My name is Matt Grobis. I graduated in May 2012 from the Integrative Biology Honors major and am currently pursuing a Fulbright grant at the Max Planck Institute for Ornithology. With commencement coming up this weekend (congrats to all IB graduates!), I thought I’d share the three biggest lessons I’ve learned since leaving the college bubble.
1. You’ll make mistakes… and that’s ok!
When I began my Fulbright, I was anxious to make the most of it. I had been on the waitlist for ten weeks, so I felt incredibly lucky to have this opportunity at all. I became involved in three separate research projects: formulating and carrying out an independent project on social foraging in wild great tits, helping a graduate student in a project on sleep and predation risk in wild great tits, and recording and analyzing mate-pair vocalizations in captive ravens. I became essentially buried in work, and the grad school applications, bio GRE, NSF-GRFP funding application, and furniture shopping for a new apartment added layer after layer of stress to my life. I made two crucial mistakes: underestimating how much time fieldwork takes to prepare for and carry out, and overestimating how much I can get done in one day. November was pretty miserable, and it was made so much harder because I wasn’t used to things not going well.
Great tits (Parus major) don’t always cooperate with your planned methodology
What the experience taught me, though, is that it’s totally fine to make mistakes. They’re the best way you learn. In undergrad, academic success has a pretty straightforward formula: pay attention in class, study before the exam, profit. It’s a lot different outside of college, where the path from Point A to Point B isn’t so obvious. You will make mistakes as you try to figure this out, but that’s how you grow. While working at the Institute has been a bit of a “tough love” learning experience, I feel I’ve grown so much as a researcher because there was no one to pull me out when I dug myself into that hole. As much as my research group liked me and wanted to help with my work, ultimately the responsibility was on me to fulfill the promises I made to my adviser and group members. As tough as it was, it’s one of the best things that could have happened to me during my year here.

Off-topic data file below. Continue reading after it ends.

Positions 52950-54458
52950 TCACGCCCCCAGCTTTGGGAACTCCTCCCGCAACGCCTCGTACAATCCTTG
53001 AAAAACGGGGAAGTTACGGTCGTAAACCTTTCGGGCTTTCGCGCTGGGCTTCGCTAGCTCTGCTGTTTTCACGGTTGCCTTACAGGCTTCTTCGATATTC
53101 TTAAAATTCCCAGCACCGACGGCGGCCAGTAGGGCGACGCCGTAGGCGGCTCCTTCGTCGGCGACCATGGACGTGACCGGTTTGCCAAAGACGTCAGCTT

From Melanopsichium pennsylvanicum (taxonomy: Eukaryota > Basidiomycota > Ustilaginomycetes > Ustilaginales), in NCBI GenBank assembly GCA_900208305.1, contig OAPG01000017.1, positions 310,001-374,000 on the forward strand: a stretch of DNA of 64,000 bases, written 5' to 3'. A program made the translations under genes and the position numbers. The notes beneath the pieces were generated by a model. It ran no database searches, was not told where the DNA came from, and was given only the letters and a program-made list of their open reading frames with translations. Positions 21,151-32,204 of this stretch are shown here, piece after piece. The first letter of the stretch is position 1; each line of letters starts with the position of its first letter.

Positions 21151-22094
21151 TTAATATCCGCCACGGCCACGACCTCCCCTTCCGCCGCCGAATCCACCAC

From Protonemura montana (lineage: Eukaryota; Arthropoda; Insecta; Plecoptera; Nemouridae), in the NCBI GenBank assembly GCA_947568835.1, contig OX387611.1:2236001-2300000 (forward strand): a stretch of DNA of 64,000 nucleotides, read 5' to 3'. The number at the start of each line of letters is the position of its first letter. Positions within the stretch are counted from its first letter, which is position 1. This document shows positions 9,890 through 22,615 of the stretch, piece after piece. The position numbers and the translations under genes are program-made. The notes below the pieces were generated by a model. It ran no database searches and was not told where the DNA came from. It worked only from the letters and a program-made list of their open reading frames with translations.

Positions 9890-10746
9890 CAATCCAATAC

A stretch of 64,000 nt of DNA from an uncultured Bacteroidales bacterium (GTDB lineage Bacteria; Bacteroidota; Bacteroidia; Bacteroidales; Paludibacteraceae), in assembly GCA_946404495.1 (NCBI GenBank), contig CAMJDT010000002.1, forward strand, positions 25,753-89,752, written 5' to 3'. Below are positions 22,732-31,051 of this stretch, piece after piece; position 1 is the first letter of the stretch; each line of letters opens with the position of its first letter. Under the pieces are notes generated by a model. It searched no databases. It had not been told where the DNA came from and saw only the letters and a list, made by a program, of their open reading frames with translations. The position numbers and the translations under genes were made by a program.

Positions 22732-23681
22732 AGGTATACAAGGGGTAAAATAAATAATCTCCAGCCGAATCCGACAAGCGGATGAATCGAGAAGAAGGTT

2. Grades matter(ed), but experiences matter more
While your undergrad grades are important, they rarely come up in conversations in grad school, and probably even less so in the real world. Much more important to your future self (and future employers) are your experiences with what interests you. Interested in science journalism? Start a weekly science blog and see how you like it. Interested in field research? E-mail a university professor and ask to volunteer with the field season. I was amazed to learn that my adviser at the Institute is almost always looking for volunteers to help grad students with their fieldwork. Sometimes the professor can pay for your accommodation, too. In exchange for your help, you learn how to do good research by observing trial and error, master a ton of field techniques, and see whether this is something you want to continue with or not.
3. Got a question? Send an e-mail
Success is never completely independent. Everyone you look up to has had help along the way, and you’d be surprised at how willing people are to pay it back (especially if you’re thankful and nice to them). Go on LinkedIn and find U of I alumni doing what you want to do and invite them to coffee. E-mail grad students doing the research that sounds cool and hear their story. It’s ok not to get responses; don’t hassle them. But if you’re humble and genuinely interested, people will always be willing to help.
For more information about academic advice, summaries of scientific articles, and discourses on metal music, check out my blog (www.mattgrobis.blogspot.com) or e-mail me at firstname.lastname@example.org.